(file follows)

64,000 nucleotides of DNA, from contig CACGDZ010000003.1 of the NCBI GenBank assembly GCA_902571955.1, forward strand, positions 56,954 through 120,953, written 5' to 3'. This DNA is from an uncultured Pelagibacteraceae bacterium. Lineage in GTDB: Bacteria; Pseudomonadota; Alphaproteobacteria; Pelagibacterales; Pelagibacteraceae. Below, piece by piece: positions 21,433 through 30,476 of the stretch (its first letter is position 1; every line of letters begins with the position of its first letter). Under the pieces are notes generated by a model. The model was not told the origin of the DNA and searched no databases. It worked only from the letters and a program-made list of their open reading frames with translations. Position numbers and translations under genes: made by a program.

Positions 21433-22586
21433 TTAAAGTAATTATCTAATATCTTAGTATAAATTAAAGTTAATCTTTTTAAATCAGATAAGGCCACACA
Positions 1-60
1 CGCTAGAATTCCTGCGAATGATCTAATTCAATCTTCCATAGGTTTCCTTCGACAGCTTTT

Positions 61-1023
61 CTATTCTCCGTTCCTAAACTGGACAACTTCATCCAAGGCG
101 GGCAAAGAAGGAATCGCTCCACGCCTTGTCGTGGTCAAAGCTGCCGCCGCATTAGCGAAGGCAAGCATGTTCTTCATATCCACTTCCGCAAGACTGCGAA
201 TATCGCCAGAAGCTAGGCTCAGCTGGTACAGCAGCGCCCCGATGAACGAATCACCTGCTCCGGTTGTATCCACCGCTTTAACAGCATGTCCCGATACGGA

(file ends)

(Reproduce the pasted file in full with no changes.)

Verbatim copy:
64,000 nucleotides of DNA, from contig CACGDZ010000003.1 of the NCBI GenBank assembly GCA_902571955.1, forward strand, positions 56,954 through 120,953, written 5' to 3'. This DNA is from an uncultured Pelagibacteraceae bacterium. Lineage in GTDB: Bacteria; Pseudomonadota; Alphaproteobacteria; Pelagibacterales; Pelagibacteraceae. Below, piece by piece: positions 21,433 through 30,476 of the stretch (its first letter is position 1; every line of letters begins with the position of its first letter). Under the pieces are notes generated by a model. The model was not told the origin of the DNA and searched no databases. It worked only from the letters and a program-made list of their open reading frames with translations. Position numbers and translations under genes: made by a program.

Positions 21433-22586
21433 TTAAAGTAATTATCTAATATCTTAGTATAAATTAAAGTTAATCTTTTTAAATCAGATAAGGCCACACA
Positions 1-60
1 CGCTAGAATTCCTGCGAATGATCTAATTCAATCTTCCATAGGTTTCCTTCGACAGCTTTT

Positions 61-1023
61 CTATTCTCCGTTCCTAAACTGGACAACTTCATCCAAGGCG
101 GGCAAAGAAGGAATCGCTCCACGCCTTGTCGTGGTCAAAGCTGCCGCCGCATTAGCGAAGGCAAGCATGTTCTTCATATCCACTTCCGCAAGACTGCGAA
201 TATCGCCAGAAGCTAGGCTCAGCTGGTACAGCAGCGCCCCGATGAACGAATCACCTGCTCCGGTTGTATCCACCGCTTTAACAGCATGTCCCGATACGGA